Oral semaglutide shows positive results compared to injectable version

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Oral semaglutide has been shown to reduce blood sugar levels and hypoglycemia in people with type 2 diabetes at a similar rate to injectable semaglutide.
The findings mark another significant step towards oral semaglutide available to the public, which would make it the first oral GLP-1 analogue to be available in pill form.
Semaglutide works by stimulating insulin, suppressing the secretion of glucagon and lowering appetite in people with type 2 diabetes. The drug has been developed by Novo Nordisk.
In this six-month phase II study, researchers also found that those who took oral semaglutude lost more weight than those who took a placebo pill.
A total of 1,106 people with type 2 diabetes from 14 countries worldwide were involved in the study, of whom the average age was 57 years and average diabetes duration was six years.
Participants were randomised to receive once-weekly injectable semaglutide or once-daily oral semaglutide, with doses ranging between five subgroups. Another group received increasing doses of oral semaglutude, while the final group was given placebo.
The highest oral dose (40mg) performed similarly to the injectable form regarding blood glucose control, equating to an average HbA1c reduction of 21 mmol/mol (1.9%). . More than 70 per cent of those who took the oral drug experienced a minimum of five per cent weight loss.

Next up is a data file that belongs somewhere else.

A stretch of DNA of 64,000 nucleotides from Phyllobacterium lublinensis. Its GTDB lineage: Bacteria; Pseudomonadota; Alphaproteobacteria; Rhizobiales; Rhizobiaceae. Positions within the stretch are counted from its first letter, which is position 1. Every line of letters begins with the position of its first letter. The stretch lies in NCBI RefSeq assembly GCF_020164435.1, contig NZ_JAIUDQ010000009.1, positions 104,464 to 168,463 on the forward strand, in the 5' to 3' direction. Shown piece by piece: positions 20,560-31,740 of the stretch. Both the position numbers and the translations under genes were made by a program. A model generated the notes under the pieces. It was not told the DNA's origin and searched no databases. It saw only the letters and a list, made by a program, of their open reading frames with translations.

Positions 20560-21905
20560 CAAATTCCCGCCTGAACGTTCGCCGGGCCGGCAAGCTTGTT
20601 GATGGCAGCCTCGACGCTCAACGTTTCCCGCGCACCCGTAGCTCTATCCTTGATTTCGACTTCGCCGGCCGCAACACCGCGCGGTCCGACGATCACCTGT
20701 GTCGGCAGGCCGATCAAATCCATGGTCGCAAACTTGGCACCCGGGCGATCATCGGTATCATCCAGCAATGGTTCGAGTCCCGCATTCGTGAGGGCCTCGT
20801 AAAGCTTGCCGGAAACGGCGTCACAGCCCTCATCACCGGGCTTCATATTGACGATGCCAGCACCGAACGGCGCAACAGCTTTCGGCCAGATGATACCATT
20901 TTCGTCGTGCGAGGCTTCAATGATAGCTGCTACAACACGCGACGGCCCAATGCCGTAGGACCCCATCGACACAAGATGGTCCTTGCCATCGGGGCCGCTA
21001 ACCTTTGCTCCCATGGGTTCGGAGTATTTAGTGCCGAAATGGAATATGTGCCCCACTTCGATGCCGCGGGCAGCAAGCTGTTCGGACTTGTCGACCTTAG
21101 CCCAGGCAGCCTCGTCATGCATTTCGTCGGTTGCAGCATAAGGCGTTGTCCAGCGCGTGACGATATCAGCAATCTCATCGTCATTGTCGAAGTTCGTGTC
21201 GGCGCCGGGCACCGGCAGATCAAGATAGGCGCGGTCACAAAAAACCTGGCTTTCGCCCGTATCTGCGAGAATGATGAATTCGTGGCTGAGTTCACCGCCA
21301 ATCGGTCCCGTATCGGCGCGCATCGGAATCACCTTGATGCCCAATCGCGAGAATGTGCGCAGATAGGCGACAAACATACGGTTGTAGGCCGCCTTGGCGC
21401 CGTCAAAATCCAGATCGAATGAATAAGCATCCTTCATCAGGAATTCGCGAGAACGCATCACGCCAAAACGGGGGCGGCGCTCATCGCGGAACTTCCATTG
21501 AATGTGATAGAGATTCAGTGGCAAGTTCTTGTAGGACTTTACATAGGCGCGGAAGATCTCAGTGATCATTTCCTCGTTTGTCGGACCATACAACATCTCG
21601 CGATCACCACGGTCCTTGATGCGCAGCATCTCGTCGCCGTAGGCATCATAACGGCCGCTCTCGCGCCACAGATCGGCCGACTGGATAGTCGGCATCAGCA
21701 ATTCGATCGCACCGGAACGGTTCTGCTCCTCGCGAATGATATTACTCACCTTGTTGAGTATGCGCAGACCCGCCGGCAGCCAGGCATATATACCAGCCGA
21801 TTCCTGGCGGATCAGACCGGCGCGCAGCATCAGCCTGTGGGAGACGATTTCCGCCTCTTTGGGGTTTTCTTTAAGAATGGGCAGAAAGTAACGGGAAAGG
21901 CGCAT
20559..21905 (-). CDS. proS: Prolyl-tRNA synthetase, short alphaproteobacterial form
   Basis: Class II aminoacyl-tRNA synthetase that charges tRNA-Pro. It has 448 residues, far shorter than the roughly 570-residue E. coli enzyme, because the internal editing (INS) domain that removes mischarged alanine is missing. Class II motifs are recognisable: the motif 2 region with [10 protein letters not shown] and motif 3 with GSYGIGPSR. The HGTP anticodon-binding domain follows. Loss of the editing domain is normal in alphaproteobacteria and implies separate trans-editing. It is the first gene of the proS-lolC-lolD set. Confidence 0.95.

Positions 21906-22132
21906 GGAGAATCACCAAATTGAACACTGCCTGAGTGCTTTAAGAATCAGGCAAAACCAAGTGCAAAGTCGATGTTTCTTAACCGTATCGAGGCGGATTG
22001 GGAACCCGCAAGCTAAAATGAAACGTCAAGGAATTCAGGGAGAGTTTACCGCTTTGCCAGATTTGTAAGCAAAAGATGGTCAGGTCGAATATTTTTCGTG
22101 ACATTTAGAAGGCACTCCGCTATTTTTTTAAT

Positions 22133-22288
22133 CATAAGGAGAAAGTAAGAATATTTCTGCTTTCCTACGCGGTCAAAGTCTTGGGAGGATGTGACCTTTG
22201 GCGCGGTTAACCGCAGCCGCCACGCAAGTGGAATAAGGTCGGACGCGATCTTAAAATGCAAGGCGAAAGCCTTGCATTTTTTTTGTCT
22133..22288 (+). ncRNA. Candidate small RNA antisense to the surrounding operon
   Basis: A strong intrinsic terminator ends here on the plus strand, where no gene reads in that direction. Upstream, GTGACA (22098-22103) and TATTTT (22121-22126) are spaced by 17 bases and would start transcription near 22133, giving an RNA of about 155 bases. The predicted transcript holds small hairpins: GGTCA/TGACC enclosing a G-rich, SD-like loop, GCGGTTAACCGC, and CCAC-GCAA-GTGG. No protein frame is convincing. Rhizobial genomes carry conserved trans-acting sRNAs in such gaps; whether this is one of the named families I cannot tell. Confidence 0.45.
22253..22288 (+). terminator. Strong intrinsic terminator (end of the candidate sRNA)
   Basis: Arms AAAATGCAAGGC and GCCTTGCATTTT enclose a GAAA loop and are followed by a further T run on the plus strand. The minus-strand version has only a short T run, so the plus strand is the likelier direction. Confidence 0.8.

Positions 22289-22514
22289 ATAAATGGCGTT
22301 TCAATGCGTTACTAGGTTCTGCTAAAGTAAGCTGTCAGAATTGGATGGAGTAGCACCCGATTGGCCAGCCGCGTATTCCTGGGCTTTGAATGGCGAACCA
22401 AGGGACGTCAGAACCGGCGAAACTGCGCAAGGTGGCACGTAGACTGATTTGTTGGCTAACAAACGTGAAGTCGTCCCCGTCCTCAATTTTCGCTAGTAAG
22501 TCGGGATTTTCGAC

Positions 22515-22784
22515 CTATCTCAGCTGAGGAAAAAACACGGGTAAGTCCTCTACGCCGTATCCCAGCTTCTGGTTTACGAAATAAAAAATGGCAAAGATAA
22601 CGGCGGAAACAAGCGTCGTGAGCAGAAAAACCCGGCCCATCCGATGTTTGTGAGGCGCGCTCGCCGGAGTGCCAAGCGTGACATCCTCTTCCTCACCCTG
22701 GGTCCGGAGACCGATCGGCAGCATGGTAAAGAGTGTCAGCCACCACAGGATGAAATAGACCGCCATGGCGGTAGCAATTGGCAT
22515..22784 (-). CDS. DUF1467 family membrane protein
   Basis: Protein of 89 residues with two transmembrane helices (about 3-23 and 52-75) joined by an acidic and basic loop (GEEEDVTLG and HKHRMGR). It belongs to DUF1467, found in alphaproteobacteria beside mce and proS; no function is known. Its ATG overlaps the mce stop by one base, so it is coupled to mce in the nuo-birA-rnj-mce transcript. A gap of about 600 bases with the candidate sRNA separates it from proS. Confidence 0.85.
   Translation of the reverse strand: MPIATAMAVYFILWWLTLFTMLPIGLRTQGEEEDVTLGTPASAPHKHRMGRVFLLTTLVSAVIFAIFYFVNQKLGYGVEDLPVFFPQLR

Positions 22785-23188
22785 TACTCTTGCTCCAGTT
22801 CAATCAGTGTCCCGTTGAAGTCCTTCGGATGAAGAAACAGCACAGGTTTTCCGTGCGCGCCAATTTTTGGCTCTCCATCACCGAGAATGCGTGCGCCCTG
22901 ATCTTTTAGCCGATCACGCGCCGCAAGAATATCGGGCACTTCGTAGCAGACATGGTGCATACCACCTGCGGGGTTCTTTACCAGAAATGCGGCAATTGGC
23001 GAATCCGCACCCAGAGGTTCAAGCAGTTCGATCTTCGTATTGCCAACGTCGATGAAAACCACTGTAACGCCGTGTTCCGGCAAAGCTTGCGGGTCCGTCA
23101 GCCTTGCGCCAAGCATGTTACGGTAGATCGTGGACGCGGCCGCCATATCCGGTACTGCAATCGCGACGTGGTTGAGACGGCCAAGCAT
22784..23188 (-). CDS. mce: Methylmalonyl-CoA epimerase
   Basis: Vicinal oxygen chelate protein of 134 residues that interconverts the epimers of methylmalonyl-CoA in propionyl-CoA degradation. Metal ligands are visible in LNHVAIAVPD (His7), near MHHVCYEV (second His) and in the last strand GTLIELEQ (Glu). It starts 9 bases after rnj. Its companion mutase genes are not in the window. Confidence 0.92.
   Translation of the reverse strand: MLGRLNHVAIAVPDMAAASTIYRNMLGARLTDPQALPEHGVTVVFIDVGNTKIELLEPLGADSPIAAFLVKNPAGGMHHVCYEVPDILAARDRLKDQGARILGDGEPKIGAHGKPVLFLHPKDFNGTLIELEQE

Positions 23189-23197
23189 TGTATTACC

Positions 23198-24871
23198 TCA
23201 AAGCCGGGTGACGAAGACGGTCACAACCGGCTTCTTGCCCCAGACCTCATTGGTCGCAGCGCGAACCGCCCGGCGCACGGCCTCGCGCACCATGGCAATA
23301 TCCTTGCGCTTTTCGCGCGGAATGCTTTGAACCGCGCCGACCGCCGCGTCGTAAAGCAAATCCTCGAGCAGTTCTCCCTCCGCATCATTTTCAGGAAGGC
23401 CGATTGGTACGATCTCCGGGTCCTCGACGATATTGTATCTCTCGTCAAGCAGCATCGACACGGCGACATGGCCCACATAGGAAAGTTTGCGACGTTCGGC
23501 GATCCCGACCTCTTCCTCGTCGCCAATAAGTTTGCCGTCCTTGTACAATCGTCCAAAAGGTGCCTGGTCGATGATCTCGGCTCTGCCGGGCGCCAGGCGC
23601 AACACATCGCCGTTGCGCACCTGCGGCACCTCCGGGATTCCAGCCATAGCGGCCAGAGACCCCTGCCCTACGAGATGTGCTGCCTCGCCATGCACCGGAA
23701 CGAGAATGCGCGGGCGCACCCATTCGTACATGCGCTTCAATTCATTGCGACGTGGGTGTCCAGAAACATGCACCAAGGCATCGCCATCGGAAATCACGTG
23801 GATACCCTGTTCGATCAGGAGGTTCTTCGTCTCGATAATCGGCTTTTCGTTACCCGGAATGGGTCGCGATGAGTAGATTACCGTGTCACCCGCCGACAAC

Lead author Dr. Melanie Davies, from the University of Leicester, said: “The HbA1C reductions and weight loss were very impressive and similar to what we’ve seen with the weekly injection of semaglutide.”
Side effects between the two forms of the drug were also similar. The most common side effects were mild to moderate digestive concerns which lasted only temporarily.
Phase III trials have been underway for oral semaglutide for over two years, and positive results from these trials will be pivotal towards whether medical authorities approve the drug for market.
Last year Novo Nordisk submitted oral semaglutide to the European Medicines Agency (EMA) for US and European approval in treating type 2 diabetes.
The findings of the study were published in the Journal of the American Medical Association.